"Life's too short to eat the same meal twice"




Lunch at Macknade with Food Writers Guild

It was a real treat to visit this outstanding food hall, deli and butcher with its lovely cafe. 














Based in Faversham Kent, Macknade has been established for 40 years and in that time has won numerous awards - easy to see why with the excellent quality of its local produce and butchery.




Quicke's Cheese

Mary Quicke makes multi award-winning cheeses and I thoroughly enjoyed touring her farm and dairy.


Good cheese starts with good pasture, which what makes Mary's cheese so good. With a special gadget to measure the pasture’s forage mass, we learned that actually they farm the grass rather than the cows.

Quicke’s rear their own hybrid cattle with a mixture of breeds including Friesian, Holstein, Jersey, Scandinavian Red, Brown Swiss and Montbeliard. This creates a unique milk which becomes the superb Quickes cheese.

I watched Double Devonshire cheese being made and tasted it at every stage.

Then into the maturing rooms. The first area for newly made cheeses which need to be turned every day. 


Next the aging room where cheese is matured for up to 24 months. These cheeses have to be turned every ten days.

Of course I visited the farm shop to bring home the cheese and was delighted with the mature cheddar and a delicious vegetarian cheddar-style goat’s cheese.

Pipers Farm


Pipers Farm in Devon is a 50-acre farm run by Peter and Henri Grieg. They rear excellent meat and are very proud of their herd of Red Ruby cattle, a native Exmoor breed.

Working together with 25 other small farms across the West Country, Pipers Farm produces free-range meats and artisan produce which is delivered across the country.

A small group of us from the Guild of Food Writers assembled in the barn and were greeted with hot drinks and homemade apple cake.

We then went on a cow pat safari (!) where Peter explained the importance of good pasture and the importance of good soil biome. He uses ‘mob-grazing’ a technique where cattle are moved daily into small area of fresh pasture, this greatly improves soil quality, the quality of the pasture and animal health.

After looking at the small smoker, which is used to smoke bacon, it was into the tractor trailer and off to a cider orchard for a tasting of Ridge & Furrow award winning ciders.

Next on the itinerary was a small family run farm that produces free range turkey and outdoor reared saddle back pigs for Pipers.

Then back to the barn for mulled cider and a discussion over a delicious dinner. It was hugely inspiring to meet such passionate farmers and growers delivering top quality produce.

The Slaughters Manor House

In the Idyllic Cotswolds village of Lower Slaughter, The Slaughters Manor House is a contemporary country house hotel set in 5 acres of lovely grounds.


We went for lunch. The menu offers a six-course tasting menu at £67.50 or 2 courses at a very reasonable £25 /3-courses at £30. I went for the three course menu which turned out to be 3 dishes from the tasting menu.

Futurist Report and Launch Debate with BRITA

This was a fascinating project, forecasting future trends in the hospitality world and collaborating with BRITA on an in-depth industry report which consulted over 750 hospitality professionals. Looking at hospitality in 2044, the report was based on industry research considering the most important areas for food service, and changes to expect in 25 years time.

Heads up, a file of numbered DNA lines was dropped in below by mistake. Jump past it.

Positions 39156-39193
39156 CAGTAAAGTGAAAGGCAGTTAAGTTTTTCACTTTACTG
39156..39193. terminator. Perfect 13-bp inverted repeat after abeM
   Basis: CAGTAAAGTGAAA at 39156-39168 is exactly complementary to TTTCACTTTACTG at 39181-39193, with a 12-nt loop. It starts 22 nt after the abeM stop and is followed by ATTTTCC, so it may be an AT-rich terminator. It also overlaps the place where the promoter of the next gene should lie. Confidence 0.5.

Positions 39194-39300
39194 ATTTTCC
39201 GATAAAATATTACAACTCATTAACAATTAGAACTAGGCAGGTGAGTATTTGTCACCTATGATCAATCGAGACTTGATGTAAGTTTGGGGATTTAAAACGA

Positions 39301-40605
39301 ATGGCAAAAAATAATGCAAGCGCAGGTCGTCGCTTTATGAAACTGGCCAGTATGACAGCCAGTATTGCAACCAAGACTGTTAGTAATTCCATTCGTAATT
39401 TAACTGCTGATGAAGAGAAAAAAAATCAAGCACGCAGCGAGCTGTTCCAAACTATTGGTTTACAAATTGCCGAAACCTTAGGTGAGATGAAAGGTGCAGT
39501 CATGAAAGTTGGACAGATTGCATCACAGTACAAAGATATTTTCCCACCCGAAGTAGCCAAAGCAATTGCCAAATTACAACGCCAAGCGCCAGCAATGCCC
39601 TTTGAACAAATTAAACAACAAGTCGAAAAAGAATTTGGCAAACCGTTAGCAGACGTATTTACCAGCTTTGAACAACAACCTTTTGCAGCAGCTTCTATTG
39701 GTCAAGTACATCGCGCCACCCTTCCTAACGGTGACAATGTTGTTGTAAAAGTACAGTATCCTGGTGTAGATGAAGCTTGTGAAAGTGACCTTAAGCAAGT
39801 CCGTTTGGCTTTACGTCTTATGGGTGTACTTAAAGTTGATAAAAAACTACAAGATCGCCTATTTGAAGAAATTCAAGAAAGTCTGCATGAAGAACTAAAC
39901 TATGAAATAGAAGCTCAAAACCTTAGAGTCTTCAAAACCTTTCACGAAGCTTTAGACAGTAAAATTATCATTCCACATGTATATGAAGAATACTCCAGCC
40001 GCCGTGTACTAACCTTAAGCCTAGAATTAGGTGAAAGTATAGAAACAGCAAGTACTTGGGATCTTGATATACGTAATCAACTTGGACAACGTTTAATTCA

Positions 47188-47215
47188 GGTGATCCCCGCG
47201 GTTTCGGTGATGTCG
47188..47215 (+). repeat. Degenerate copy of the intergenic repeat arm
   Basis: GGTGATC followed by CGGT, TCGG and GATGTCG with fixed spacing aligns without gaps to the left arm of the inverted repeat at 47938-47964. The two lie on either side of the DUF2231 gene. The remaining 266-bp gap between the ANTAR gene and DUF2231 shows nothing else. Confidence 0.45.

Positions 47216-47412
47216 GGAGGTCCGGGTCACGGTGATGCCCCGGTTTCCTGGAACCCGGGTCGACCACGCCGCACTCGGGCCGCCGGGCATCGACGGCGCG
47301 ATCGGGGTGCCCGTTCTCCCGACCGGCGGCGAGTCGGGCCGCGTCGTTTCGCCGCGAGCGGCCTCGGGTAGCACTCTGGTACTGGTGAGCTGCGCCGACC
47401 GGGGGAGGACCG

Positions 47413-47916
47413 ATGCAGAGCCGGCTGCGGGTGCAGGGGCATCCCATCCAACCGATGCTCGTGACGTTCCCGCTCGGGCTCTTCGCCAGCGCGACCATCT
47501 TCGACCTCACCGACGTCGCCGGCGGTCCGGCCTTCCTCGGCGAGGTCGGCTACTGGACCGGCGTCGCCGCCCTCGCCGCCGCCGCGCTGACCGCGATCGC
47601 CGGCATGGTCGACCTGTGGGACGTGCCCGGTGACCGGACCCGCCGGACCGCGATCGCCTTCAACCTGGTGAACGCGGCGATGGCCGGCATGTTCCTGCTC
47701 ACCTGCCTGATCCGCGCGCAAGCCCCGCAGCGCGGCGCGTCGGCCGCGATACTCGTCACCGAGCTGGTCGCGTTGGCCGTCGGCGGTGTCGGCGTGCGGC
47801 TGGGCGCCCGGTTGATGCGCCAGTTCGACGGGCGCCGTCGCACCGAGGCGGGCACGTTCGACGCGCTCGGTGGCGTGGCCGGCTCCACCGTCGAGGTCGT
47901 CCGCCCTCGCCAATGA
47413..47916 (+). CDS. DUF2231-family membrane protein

The ‘Catering School of Expertise’ provides a unique BRITA toolkit for everyone in the hospitality world. 

With practical solutions that enable successful future planning, the report overwhelming highlights the view that advances in technology will drive change.




My own predictions included:
  • Future kitchens as a cross between a Formula 1 garage and hospital operating theatre
  • Smart systems with fully automated ordering and stock control to eliminate waste and guarantee traceability and sustainability
  • The rise of ghost kitchens with strict hygiene, traceability and tracking to satisfy ever-growing demand for restaurant-quality food delivery

To launch the 'Life is Better Filtered' report, BRITA hosted an experiential Futurist Dinner debate with innovative food from Flavourology. 

The menu included a personalised starter based on responses to a mini questionnaire.









We then enjoyed a delicious duck course and the Maxi-Wave 2044 main, before ending with a future pudding we composed ourselves.






After dinner I chaired the panel debate with a great line-up of BRITA’s Chris Fay, Sarah Widdett, head of insights and marketing at Bidfood, and Jamie Crummie, co-founder of food waste reduction app ‘Too Good To Go. 

All of whom gave a stimulating take on the food of the future and how the industry will adapt: looking at the variety of equipment we'll need, food sustainability, waste reduction, and the future consumer and what they'll eat.

Take a visit to the future and see the research report here: https://issuu.com/britaprofessional/docs/190903-brita-toolkit-final-single_page_version



Chutney Season


September sees a glut of fruit and vegetables so it’s the best time of year to preserve some of this autumn bounty to enjoy throughout the winter months.

Jams, chutney, pickles and liqueurs are all easy to make and well worth a little effort as they'll easily last until next September and beyond - in fact they're better with a little maturity.

This year with the last of my cooking apples and tomatoes I made a delicious spicy tomato and apple chutney with garlic, chili and smoked paprika.

A kilo of my homegrown tomatoes and 800g (once peeled and cored) of bramley cooking apples from the tree, made 7 jars of chutney.






Using my organic garden produce and some wild hedgerow goodies, I also made courgette relish, an apple and vegetable pickle, and a gallon of sloe vodka!